On June 16, 2017, the Department of Labor (DOL) issued FAQ 38 implementing the Affordable Care Act (ACA) as it relates to the Mental Health Parity Act and Addiction Equity Act (MHPAEA) and the 21st Century Cures Act (Cures Act). The DOL is requesting comments on a draft model form for participants to use when requesting information about nonquantitative treatment limitations as well as confirming that benefits for eating disorders must comply with the MHPAEA.
The MHPAEA requires that financial requirements such as coinsurance and copayments and treatment limitations such as visit or day limits for mental health and substance use disorder benefits are no more restrictive than those placed on medical and surgical benefits. The regulations also state that a non-quantitative treatment limitation must be comparable.
The Cures Act requires that benefits for eating disorders are consistent with the requirements of MHPAEA. The DOL in this FAQ clarifies that the MHPAEA applies to any benefits a plan may offer for treatment of an eating disorder. Plans should review their plan information to ensure compliance with these regulations and guidance.
All comments regarding disclosures and eating disorders must be submitted by September 13, 2017.
The U.S. Treasury Department has denied the application to suspend benefits under the Multiemployer Pension Reform Act of 2014 that was submitted by the Automotive Industries Pension Fund in September 2016. Treasury noted in its denial letter that assumptions regarding mortality, Joint and Survivor election percentage by married participants, and the probability of benefit commencement by terminated vested participants over the age of 70 were considered not reasonable.
The Automotive Industries Pension Fund is projected to become insolvent in 2030 without the suspensions. As of January 1, 2016, the Plan had an unfunded benefit liability of over $700 million, was 60.7% funded, and covered over 25,000 participants.
As of the date of this posting, Treasury has received applications for benefit suspensions from a total of 15 multiemployer pension plans since MPRA took effect. Five have been denied, one has been approved, three have been withdrawn, and six are pending.
Complying with qualified domestic relations orders (QDROs) can be complicated. This article covers the basics of QDRO administration and points out the common mistakes plans make.
Are Your QDRO Practices Costing Your Plan Money?
Jim McKeogh and Mandy Notaristefano published this article in the October 2016 issue of Benefits Magazine.
The U.S. House of Representatives passed HR 1628, the American Health Care Act (AHCA), by a vote of 217-213 on May 4, 2017. This bill is the first step in the Trump Administration’s process to repeal and replace the Affordable Care Act, also known as the ACA or Obamacare.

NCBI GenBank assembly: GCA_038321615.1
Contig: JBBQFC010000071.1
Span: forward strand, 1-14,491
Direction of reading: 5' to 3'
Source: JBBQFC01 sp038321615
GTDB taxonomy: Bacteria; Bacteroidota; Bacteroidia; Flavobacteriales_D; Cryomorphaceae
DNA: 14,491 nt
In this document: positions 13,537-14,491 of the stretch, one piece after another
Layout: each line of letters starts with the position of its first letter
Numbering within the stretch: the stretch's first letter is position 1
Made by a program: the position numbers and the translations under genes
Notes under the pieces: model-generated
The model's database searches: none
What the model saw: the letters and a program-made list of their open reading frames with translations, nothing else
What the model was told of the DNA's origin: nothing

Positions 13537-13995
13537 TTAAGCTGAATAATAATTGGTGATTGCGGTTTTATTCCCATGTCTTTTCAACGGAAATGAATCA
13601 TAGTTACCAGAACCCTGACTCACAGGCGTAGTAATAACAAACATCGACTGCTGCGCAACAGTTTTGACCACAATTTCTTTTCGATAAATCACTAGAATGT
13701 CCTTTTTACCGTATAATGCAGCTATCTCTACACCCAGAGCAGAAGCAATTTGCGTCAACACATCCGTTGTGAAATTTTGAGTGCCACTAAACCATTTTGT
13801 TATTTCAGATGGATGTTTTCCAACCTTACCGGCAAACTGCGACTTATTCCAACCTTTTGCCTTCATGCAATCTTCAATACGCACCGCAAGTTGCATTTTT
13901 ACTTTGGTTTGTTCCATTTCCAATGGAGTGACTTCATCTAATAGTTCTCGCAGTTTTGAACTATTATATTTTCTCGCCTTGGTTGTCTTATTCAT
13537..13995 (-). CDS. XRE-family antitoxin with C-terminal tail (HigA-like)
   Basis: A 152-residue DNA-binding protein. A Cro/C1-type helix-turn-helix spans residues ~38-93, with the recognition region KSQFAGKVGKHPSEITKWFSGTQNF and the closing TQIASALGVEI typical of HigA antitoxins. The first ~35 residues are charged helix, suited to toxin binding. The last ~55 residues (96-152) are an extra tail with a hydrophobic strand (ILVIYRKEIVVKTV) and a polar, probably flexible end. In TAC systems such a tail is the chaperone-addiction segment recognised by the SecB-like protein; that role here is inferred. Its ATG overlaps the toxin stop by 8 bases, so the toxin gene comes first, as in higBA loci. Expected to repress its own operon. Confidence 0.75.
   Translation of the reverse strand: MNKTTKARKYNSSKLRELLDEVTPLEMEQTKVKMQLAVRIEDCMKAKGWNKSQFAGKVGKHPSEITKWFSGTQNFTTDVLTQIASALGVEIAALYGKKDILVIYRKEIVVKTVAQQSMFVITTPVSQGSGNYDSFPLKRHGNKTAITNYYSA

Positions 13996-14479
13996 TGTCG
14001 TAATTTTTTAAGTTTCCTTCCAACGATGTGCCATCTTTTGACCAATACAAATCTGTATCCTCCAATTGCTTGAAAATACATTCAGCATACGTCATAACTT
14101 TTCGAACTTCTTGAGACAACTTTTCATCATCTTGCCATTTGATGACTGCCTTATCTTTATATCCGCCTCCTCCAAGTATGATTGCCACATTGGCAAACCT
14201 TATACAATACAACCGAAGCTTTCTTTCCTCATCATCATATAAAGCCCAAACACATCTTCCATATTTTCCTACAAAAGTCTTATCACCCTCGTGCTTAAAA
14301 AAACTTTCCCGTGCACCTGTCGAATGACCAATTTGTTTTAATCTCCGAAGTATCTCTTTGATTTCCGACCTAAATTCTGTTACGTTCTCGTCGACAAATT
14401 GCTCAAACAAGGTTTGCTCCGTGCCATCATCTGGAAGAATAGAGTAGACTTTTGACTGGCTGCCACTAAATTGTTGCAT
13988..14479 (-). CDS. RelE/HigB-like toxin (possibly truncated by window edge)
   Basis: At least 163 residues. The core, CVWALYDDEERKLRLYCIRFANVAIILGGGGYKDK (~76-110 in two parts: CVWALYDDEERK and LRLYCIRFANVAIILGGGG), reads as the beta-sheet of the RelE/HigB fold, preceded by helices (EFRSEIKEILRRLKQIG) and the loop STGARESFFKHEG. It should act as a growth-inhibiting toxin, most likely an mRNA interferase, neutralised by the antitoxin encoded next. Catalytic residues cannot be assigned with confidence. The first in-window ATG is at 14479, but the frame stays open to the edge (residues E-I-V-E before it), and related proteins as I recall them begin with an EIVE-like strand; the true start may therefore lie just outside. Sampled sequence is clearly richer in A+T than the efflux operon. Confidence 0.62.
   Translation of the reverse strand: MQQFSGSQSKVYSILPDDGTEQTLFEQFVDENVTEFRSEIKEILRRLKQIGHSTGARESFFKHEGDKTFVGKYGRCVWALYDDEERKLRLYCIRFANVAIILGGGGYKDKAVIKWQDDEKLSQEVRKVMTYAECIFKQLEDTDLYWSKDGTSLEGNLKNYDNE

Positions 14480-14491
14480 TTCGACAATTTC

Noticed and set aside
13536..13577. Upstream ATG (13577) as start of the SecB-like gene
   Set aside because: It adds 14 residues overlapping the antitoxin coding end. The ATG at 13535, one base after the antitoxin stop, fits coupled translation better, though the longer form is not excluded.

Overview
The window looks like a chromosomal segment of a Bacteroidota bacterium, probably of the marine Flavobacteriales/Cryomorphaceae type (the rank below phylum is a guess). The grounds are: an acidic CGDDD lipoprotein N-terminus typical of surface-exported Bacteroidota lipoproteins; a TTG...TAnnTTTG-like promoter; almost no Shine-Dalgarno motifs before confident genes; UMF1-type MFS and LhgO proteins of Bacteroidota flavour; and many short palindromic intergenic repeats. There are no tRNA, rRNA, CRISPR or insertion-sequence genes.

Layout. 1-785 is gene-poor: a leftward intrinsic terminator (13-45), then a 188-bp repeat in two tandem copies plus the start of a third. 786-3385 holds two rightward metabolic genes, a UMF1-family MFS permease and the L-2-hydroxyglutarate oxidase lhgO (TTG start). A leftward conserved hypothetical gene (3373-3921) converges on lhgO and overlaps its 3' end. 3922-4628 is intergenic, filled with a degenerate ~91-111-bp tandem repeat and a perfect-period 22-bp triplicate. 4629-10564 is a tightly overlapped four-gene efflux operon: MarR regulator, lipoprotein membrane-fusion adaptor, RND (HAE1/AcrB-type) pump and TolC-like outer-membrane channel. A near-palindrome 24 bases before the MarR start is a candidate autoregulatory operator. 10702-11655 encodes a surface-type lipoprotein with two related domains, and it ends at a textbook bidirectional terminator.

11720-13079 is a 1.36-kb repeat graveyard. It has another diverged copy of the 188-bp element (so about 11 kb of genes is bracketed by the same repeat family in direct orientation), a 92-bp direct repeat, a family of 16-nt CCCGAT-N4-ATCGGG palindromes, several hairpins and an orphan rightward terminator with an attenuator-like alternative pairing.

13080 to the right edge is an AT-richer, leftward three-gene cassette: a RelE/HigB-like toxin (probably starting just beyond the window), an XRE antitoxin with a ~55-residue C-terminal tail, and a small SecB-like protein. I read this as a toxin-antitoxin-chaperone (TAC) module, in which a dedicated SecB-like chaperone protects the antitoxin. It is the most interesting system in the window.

The AHCA, as written, eliminates the individual mandate to buy health insurance, changes subsidies from income-based to age-based, ends Medicaid expansion, lessens coverage requirements for insurance companies and eliminates taxes on high-earners. The AHCA retains coverage for those with pre-existing conditions, but allows insurers to charge higher premiums to such individuals.
The bill will now head to the Senate. The GOP has a much narrower majority in the Senate (52-48) than in the House (238-193) and many Senate Republicans have already stated that they will likely rewrite the legislation or start over completely.
The ACA established the Patient Centered Outcomes Research Institute (PCORI) to fund research that can help patients and those who care for them make better-informed decisions about the healthcare choices they face every day, guided by those who will use that information. The research is funded in part by health insurers and sponsors of self-insured plans through PCORI fees.
Generally, the PCORI fees apply to group health plans (including self-insured plans). The IRS chart found HERE describes which health plans are subject to the fee. Those health plans are required to report and pay fees annually using IRS form 720. Form 720 is due July 31, 2017 for plan years ending in 2016 along with payment in the following amount:
- $2.17 per covered life for plan years ending between January 1, 2016 and September 30, 2016
- $2.26 per covered life for plan years ending between October 1, 2016 and December 31, 2016
There are three methods for calculating the number of covered lives:
- Actual Count Method – Calculate the lives covered for each day of the plan year and divide by the number of days in the plan year.
- Snapshot Method – Add the lives covered on a date during the first, second, or third month in each quarter, or an equal number of dates for each quarter, and divide the total by the number of dates on which a count was used. There are two methods for counting family members: Count the actual lives covered on the designated date; or Count the participants on the designated date and multiply by 2.35.
- Form 5500 Method – Add the participants at beginning of year and end of year as reported on the Form 5500 for the plan year (this method may be used only if the Form 5500 is filed no later than the due date for the fee imposed for that plan year).
For more information, click HERE for a question and answer page provided by the IRS.